The Bolt-Horror 2011 Writing Competition is complete. In the future, I will settle for a shorter name for the tournament.

Still, four writers submitted stories which you can read if you would like. They are Mauthos, LordLucan, greywulf and YeOldeGrandma. I will be reviewing their work here and now.

I thought long and hard about how I was going to do the review process. I did it by three ways

First, I put on some creepy music. Specifically, Nox Arcana and Behold the Darkness by Medwyn Goodall, great music for their creepy tones and lack of lyrics to make the reading easier.

Second, as I read the stories, I took down my favorite parts into a separate text file. I did this in order to review my favorite parts from each of the stories after I finished reading them all. You see, I think it’s common for people to really pump up a story after finishing it because of some sense of accomplishment. I sometimes feel that book ratings on Amazon tend to get pushed up by book lovers who become euphoric after they finish reading almost anything.

And third, I focused chiefly on only one thing: How much the stories creep me out. I let minor grammar and spelling issues go as long as they do not horribly weaken the story. They are, after all, stories of only 2,000 words in length and written in a period of a week.

Let us begin.

Untitled by Mauthos

Am I not loveable, mortal?

Am I not loveable, mortal?

As I read this piece by Mauthos, a few things struck me. First, I liked his ability to devise a setting in a concise manner. He had expended about a paragraph of words, and in the process had succeeded in setting up the stage for his story to be told upon. The setting is carefully maintained and cultivated as the story continues, suggesting that stage design is probably Mauthos best writing strength if this tale is anything to go by.

A few things about his writing style proved distracting, chiefly his use of run on sentences. There were a few portions which could have been broken down and apart to tell the story a little better. Second was that sometimes he got caught up in his descriptive words, as he sometimes tripped over them. One paragraph dealt with silence, and then mentioned rain, thunder and lightning. I also caught several homophones that were wrong. Headless over heedless, heal over heel.

These problems were markedly reduced towards the end as Mauthos seemed to hit a “groove.” The story picked up and took itself towards the climax, giving an explanation of how the main character was placed in such a desperation situation. The tale was satisfying, but Mauthos himself admitted that the story did not hit the theme of horror particularly well. If I were in Mauthos’ shoes with this idea, I would have taken this story and mixed a touch of the original Alien into it. I would have kept the setting but focused on the concept of knowing what your foe is and trying to come to grips with the terror it causes.

Little Harkan’s Adventure Behind the Mirror by LordLucan

Right from the start, LordLucan hits the nail on the head with a point some writers have been making for years. A fairy tale is really just a horror story for children and adults who don’t like horror. And doing a story this way immediately contrasts it with all the other tales.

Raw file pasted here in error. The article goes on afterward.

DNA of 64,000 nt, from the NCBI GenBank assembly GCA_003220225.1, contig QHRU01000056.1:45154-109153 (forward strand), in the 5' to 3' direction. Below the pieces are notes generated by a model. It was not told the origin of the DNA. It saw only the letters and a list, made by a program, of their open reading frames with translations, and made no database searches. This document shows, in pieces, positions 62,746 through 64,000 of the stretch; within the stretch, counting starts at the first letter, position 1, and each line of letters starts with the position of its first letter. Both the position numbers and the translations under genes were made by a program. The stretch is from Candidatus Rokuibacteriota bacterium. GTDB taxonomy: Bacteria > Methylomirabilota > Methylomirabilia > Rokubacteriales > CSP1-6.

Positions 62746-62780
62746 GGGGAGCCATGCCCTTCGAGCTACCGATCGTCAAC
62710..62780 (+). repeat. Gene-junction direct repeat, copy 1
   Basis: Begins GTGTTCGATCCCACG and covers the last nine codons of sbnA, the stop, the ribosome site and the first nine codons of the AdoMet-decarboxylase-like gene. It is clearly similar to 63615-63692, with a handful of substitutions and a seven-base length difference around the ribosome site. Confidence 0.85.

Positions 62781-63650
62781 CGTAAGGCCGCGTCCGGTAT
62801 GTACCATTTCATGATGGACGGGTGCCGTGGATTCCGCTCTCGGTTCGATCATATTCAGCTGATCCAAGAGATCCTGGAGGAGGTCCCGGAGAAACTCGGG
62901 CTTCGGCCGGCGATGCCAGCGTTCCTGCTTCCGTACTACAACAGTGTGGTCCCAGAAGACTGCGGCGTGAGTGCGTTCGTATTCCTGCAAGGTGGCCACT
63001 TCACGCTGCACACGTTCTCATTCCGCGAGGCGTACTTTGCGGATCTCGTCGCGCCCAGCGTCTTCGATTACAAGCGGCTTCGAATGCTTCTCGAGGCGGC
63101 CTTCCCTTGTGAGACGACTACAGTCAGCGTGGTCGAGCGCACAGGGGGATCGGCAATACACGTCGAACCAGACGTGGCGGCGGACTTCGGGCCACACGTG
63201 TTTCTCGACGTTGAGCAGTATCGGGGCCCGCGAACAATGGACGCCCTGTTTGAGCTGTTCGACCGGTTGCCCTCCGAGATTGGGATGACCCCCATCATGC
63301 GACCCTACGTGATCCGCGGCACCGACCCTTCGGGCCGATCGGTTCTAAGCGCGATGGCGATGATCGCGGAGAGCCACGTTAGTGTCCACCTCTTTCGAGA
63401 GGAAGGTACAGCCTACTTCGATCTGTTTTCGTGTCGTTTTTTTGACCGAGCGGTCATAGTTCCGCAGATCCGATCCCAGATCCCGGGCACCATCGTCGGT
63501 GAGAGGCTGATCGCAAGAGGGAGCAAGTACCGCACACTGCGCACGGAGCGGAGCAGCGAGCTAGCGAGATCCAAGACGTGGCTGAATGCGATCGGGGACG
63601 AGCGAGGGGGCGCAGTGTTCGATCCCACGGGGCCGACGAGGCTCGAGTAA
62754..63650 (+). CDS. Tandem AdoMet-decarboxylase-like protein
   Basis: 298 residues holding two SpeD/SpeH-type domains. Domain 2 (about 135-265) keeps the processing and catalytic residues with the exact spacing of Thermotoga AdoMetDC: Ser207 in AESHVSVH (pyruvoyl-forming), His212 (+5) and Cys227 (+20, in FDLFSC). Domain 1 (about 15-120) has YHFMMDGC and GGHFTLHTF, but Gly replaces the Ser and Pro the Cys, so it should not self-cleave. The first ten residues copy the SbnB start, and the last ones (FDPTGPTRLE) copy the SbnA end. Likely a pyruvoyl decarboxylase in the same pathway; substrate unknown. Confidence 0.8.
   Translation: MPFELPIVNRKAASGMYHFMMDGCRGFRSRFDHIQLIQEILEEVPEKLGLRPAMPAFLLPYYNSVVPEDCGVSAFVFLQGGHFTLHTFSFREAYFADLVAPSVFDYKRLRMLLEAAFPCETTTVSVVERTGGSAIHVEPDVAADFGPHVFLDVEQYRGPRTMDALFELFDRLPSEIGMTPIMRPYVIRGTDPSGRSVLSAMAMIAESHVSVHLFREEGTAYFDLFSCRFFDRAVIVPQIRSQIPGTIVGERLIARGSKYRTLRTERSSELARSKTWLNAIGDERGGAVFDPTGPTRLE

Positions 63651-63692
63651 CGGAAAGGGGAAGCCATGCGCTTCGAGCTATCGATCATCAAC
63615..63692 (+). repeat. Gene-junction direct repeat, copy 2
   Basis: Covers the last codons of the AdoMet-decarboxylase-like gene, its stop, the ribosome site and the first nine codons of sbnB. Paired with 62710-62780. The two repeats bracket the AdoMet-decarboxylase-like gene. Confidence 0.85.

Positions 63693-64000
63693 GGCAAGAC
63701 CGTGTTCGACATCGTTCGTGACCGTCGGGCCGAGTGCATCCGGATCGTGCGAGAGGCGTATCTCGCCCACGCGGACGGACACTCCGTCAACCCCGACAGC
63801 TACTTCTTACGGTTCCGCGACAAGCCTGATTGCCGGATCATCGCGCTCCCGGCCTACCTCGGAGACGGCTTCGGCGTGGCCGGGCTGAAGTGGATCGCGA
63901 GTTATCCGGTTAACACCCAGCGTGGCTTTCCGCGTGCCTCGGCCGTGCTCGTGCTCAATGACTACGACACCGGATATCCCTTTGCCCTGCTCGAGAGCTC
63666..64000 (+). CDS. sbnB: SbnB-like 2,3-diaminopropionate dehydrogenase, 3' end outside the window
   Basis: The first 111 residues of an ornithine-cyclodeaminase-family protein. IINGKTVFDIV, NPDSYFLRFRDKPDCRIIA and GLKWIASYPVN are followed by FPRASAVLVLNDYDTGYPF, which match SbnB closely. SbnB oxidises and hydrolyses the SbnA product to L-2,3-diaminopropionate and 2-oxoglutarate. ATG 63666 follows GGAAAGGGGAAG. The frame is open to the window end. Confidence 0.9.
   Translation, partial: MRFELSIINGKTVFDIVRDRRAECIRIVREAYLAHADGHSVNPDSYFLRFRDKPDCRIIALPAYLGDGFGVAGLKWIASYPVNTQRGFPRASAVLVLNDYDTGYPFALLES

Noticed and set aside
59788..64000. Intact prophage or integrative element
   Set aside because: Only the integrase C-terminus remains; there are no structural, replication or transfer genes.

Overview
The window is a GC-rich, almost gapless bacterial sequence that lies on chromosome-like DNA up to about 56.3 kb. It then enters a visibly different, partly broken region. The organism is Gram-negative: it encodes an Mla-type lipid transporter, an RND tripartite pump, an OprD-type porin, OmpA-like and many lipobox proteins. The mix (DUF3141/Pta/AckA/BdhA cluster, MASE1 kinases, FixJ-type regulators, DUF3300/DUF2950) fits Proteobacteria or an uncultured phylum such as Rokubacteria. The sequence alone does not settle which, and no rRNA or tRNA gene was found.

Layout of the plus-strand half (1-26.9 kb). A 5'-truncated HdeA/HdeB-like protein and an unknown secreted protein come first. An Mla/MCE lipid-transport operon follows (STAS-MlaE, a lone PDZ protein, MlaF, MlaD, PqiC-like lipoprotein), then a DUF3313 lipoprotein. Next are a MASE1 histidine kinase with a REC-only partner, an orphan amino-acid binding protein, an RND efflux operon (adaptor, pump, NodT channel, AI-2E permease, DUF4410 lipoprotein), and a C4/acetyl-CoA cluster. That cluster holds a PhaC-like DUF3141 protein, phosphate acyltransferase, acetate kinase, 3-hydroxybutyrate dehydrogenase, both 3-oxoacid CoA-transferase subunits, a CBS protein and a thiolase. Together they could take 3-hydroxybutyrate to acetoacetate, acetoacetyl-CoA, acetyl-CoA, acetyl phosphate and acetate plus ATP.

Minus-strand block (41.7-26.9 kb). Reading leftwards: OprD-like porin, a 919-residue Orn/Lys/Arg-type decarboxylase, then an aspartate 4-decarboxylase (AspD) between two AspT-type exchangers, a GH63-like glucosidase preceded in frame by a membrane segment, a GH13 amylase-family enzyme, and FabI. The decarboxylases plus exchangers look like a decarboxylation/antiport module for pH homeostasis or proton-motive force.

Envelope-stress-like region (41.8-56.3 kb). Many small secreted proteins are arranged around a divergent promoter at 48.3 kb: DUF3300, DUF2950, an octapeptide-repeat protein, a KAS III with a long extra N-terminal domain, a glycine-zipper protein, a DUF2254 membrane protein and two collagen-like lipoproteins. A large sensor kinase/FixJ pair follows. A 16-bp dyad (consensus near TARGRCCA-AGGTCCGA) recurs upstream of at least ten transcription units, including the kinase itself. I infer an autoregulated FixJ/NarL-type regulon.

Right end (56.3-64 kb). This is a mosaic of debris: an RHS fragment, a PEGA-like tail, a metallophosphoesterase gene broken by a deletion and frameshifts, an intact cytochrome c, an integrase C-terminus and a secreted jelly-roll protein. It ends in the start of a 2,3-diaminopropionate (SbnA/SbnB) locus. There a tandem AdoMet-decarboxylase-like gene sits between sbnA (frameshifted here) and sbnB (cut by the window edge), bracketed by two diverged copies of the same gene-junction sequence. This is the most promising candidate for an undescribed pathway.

LordLucan’s method is character dependent. Telling the story as though it were told to a child is both a blessing and a curse. It sacrifices details and plot for story and characters, but a fairy tale approach is more clever use of 2,000 words than a regular story in some ways. He doesn’t create the setting, but uses the cast to explain the stage for those who are Warhammer baptized. The story will ring clear as a bell for anyone who knows the Imperium and basic Eldar lore. For the uninitiated, this story would be confusing. Even I had to reread a few parts once or twice to make sure I understood the context.

But the creep factor for LordLucan’s work was undoubtedly there. As the story came to its conclusion, I felt a touch of nausea as to the fate of the protagonist. LordLucan was tasked with a horror story and sure enough, he delivered.

Residue by greywulf

First person perspective is misleading at times. Sometimes, the reader reasons that since the character is also the narrator, he or she will survive what happens. After all, if the narrator dies, the story is usually over. The beauty of FPP however is that things tend to feel a bit more graphic. It’s kind of a psychological trick. For example, a reader reads:

“Even though I was pulling against the black tendrils seeping from my fingers, the rope of bubbling pitch relentlessly dragging me.”

And in reading this, I have to fight down the thought that this is happening to me and not the protagonist.

Greywulf’s piece starts with a degree of creepiness that magnifies over time. From the get go, it capitalizes on claustrophobic fears and a subtle, slow sense of “something is wrong.” The writing style is stronger than some of the earlier entries with shorter sentences and simpler choices in words. This, both in setting and writing style, make it more accessible for general readers.

It was hard to find any particular flaw in greywulf’s work as I read and reread it a few times. And it slowly struck me. It was a well written piece overall and there are no weaknesses, but there aren’t any strengths either. There aren’t really any moments about it that captivate me. The story is a slow, chilling murmur where others are a shock or a scream.

It is Said by YeOldeGrandma

Forget characters and plot, let’s do a ghost story.

From the start, it was hard to stop reading the tale by YeOldeGrandma. It was short and sweet, the kind of story that isn’t meant to be read but rather heard over a camp fire. The repetition was tiring on the eyes when read, but when spoken allowed is meant to captivate the audience. And I know from experience that was exactly what it would do.

Rather than a description of the monsters outside, YeOldeGrandma cleverly left the monsters unseen and without explanation or detail. Doing so plays upon the word “monster” in our minds, conjuring an image of our own imagination. It’s a classic tactic, where the greatest motivation of our fears is our own design. YeOldeGrandma is merely exploiting our own over thinking minds against us.

Weaknesses? A few. With a few extra words to explain what Morrslieb and Drakwald are, I could recommend this story to anyone, Warhammer fan or not. And second, I have to pause and do some soul searching on it. It is a ghost story, but it feels like one that is meant to be told orally. It’s easy to forget that not all story tellers are writers. Is it a good story? Absolutely.

But is it a good written tale? I’ll dwell on it for a while.